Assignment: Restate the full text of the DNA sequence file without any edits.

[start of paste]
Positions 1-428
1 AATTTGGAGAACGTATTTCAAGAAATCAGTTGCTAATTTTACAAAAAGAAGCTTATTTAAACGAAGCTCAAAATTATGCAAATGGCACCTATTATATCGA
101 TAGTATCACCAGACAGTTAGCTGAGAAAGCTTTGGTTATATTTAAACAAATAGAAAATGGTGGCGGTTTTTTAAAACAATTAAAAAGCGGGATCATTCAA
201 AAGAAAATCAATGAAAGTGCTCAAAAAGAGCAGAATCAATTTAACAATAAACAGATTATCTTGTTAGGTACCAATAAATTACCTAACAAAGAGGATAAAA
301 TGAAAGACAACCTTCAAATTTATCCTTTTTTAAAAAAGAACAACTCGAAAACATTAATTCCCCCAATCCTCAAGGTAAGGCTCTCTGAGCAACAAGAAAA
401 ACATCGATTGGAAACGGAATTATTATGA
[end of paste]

Positions 1-428
1 AATTTGGAGAACGTATTTCAAGAAATCAGTTGCTAATTTTACAAAAAGAAGCTTATTTAAACGAAGCTCAAAATTATGCAAATGGCACCTATTATATCGA
101 TAGTATCACCAGACAGTTAGCTGAGAAAGCTTTGGTTATATTTAAACAAATAGAAAATGGTGGCGGTTTTTTAAAACAATTAAAAAGCGGGATCATTCAA
201 AAGAAAATCAATGAAAGTGCTCAAAAAGAGCAGAATCAATTTAACAATAAACAGATTATCTTGTTAGGTACCAATAAATTACCTAACAAAGAGGATAAAA
301 TGAAAGACAACCTTCAAATTTATCCTTTTTTAAAAAAGAACAACTCGAAAACATTAATTCCCCCAATCCTCAAGGTAAGGCTCTCTGAGCAACAAGAAAA
401 ACATCGATTGGAAACGGAATTATTATGA